By Dr. Gyan Pathak
The contour of politics in Jammu & Kashmir is set to change again the next year 2022. The J&K Delimitation Commission has set December 31 as the last day for submitting objections on its proposal, and as per the brief the Commission is expected to provide its final recommendation by April 2022. If the promised restoration of statehood for this newly formed Union Territory comes through, which is most likely in the backdrop of the progress on delimitation exercise, Jammu & Kashmir will undergo a new era of politics.
Presently, the proposed increase of seven seats in J&K – six in Jammu and one in Kashmir division – is being opposed chiefly by the Kashmir based political parties, who find bias in the proposal in favour of Jammu and against Kashmir. The Commission has also proposed reserving nine seats for STs and seven for SCs, and “reservations” has aired by the political parties on this proposal of “reservation”. SCs and STs have, however, welcomed the proposals for increasing reservation, while other communities are opposing.
In the last dissolved Vidhan Sabha, PDP was the single largest party with 28 seats, while the BJP was the second largest party with 25 seats. National Conference had 15 and INC had 12 seats. Given this background, increase of six seats in Jammu region may make the BJP the largest political party in the state, hence the opposition of the draft delimitation proposals by the Kashmir based political parties.
With this draft proposal, political activities in the UT has begun after a long gap since August 2019 when the Parliament of India had done away with the Article 370 of the Constitution of India and with it the special status for the state. The state was put under Delhi’s rule. At that time, the state was split into two separate Union Territories – J&K and Ladakh through an instrument called Jammu and Kashmir Reorganisation Act. The Legislative Assembly of the State, which was already dissolved by Governor since November 21, 2018. The Centre had promised to restore statehood for J&K at an opportune time.
The presence of all the three MPs of the National Conference and two MPs of the BJP, who are associate members in the panel, in the Commission’s meeting indicate that the political process in J&K has not only begun but moving, and the state may undergo legislative assembly election in coming months. The first meeting of the Commission was held on February 18, 2021.
Presently, barring the BJP, almost all mainstream political parties in the UT have opposed the proposal and have termed the draft proposal as “unacceptable”.
The J&K People’s Conference, one of the estranged constituents of the People’s Alliance for Gupkar Declaration has even criticized the National Conference alleging a “U-turn” by participating in the delimitation exercise.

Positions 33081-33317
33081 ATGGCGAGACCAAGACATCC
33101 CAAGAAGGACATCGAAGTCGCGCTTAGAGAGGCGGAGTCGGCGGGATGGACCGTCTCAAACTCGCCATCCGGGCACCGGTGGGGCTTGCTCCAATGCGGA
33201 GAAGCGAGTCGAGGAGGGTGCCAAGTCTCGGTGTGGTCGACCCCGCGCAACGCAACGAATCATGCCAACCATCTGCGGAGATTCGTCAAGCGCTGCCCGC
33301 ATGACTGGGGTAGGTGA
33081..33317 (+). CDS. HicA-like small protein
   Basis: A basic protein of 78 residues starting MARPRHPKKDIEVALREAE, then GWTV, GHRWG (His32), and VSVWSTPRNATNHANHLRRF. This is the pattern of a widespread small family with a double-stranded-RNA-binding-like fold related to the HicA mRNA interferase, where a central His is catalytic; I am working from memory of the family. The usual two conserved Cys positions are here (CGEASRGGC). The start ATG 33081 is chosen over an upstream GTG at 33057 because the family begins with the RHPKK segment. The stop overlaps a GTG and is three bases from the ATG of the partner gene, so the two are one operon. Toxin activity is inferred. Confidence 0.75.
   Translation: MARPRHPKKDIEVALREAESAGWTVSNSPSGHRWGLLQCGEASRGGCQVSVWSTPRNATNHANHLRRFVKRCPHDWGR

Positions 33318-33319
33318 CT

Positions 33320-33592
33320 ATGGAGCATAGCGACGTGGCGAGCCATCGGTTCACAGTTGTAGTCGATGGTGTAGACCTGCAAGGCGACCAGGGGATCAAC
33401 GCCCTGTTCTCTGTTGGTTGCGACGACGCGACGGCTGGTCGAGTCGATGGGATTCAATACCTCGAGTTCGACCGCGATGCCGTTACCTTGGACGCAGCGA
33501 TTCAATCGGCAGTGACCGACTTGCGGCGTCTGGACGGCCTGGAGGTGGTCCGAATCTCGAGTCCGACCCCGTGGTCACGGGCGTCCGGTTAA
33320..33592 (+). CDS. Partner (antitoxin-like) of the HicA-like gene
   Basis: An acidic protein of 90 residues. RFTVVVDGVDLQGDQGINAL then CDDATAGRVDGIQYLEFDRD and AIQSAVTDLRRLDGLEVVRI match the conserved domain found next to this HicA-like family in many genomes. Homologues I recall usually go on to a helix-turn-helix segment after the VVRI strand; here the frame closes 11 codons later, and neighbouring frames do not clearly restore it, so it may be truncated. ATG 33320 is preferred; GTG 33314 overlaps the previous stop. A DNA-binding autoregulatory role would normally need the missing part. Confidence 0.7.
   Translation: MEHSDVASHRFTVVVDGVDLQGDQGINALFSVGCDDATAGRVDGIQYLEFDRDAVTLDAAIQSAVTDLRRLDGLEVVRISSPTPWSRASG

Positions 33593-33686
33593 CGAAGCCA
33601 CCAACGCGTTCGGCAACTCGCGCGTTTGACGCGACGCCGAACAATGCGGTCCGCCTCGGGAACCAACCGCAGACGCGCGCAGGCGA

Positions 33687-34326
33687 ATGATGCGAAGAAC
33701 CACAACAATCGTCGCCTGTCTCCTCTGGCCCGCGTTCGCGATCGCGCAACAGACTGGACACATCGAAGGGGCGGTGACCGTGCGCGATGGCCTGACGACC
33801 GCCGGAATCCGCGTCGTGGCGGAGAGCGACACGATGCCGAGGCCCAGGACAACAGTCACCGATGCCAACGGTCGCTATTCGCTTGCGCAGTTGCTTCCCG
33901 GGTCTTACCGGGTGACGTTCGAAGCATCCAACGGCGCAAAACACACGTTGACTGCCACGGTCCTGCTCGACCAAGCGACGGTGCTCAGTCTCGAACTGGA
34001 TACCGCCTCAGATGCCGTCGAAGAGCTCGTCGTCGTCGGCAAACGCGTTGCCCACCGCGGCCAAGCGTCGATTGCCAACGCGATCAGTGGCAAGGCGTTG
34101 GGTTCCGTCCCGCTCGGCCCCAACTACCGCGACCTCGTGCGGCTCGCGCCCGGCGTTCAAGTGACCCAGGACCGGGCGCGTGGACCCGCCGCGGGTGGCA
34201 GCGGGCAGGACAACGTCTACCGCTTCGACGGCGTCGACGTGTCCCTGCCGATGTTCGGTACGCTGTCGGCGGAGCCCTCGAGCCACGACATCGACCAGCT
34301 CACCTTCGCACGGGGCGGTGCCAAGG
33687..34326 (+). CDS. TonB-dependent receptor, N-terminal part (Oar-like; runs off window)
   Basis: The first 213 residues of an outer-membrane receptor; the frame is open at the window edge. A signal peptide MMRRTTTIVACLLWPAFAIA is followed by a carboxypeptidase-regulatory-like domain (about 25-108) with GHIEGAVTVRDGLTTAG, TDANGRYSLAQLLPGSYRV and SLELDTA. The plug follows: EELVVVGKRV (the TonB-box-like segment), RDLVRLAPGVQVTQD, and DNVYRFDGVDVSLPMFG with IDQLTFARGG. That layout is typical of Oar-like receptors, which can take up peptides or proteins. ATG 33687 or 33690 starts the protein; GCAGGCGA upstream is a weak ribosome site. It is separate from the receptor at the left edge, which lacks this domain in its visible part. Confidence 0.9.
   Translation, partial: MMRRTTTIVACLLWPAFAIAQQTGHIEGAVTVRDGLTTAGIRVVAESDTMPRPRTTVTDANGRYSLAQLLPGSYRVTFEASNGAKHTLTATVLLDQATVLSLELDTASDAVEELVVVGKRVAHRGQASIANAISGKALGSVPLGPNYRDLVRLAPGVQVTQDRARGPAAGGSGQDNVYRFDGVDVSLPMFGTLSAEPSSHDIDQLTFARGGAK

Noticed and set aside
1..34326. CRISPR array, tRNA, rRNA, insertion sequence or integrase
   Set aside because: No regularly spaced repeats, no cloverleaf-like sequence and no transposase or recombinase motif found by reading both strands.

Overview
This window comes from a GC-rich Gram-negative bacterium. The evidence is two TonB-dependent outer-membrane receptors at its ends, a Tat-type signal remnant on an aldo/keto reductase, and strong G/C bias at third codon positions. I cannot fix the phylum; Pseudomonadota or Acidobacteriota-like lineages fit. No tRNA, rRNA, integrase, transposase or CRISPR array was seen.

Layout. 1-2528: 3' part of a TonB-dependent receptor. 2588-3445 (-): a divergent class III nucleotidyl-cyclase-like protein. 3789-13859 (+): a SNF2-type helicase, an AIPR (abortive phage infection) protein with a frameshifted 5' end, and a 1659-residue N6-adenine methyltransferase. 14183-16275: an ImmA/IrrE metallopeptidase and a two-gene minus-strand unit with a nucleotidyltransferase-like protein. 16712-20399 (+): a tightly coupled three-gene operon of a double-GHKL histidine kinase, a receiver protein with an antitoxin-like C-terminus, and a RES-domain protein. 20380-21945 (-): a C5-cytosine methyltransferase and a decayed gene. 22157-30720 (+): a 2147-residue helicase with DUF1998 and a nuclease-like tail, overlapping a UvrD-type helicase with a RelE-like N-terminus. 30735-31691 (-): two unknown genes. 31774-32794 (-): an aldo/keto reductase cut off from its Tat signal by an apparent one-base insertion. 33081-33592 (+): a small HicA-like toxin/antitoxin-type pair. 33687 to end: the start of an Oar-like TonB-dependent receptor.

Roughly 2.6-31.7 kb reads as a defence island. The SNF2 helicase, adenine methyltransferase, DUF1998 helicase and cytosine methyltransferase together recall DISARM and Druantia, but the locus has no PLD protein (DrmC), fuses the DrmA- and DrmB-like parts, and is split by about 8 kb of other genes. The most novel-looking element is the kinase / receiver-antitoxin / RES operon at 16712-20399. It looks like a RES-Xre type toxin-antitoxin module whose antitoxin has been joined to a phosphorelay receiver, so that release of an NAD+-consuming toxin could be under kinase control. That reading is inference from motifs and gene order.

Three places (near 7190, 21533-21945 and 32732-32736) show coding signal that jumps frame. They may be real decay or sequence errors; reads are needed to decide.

Sajjad Lone, the leader of the J&K People’s Conference said, “The recommendations of the Delimitation Commission are totally unacceptable. They reek bias. What a shock for those who believe in democracy.” It must be noted that until recently it was being circulated in the political arena that Lone has reached an understanding with the BJP on delimitation.
Farooq Abdullah, the president of the National Conference has said that he had “reservations” about the recommendations which included quotas for Scheduled Castes and Scheduled Tribes. The vice-president of the party and his son Omar Abdullah has termed the recommendations “deeply disappointing” and alleged that the commission appears to have allowed the “political agenda of BJP” rather than the data (2011 Census) which should have been it’s only consideration.
People of Jammu regions are happy with this proposal because they have been alleging for a long time that their region had less number of seats than deserved. If the proposed increase is accepted, there would be a balance between the Jammu and Kashmir regions. It is alleged that it would benefit the BJP, the Kashmir based political parties allege. The proposal for increasing reservation is also considered beneficial for the BJP.
In this context the statement of the PDP president Mehbooba Mufti is worth noting. She has alleged that she had apprehensions about the delimitation and “they want to pitch people against each other” indicating the people of Jammu vs the people of Kashmir.
It should be noted that the Legislative Assembly was initially composed of 100 seats which was increased to 111 in 1988. Of these 24 were designated for Pak occupied Kashmir, which officially remained vacant as per section 48 of the then state constitution, now the Constitution of India. Since these 24 seats were not taken into account, the contestable seats remained only 87. After split of the state into two UTs in August 2019, 4 seats went to Ladakh and 83 seats remained in J&K. Kashmir had 46 seats while Jammu had 37. If the draft delimitation proposal is accepted, Kashmir will have 47 seats and Jammu 43, making the total seat is the Legislative Assembly of Jammu & Kashmir to be 90.
It is also worth mentioning here that the Legislative Assembly of the J&K state was bicameral prior to August 2019, when it was made unicameral and the Upper House, ie the Legislative Council was done away with. Another important change was made in the six years tenure of the Vidhan Sabha into five years in line with all the other states. (IPA Service)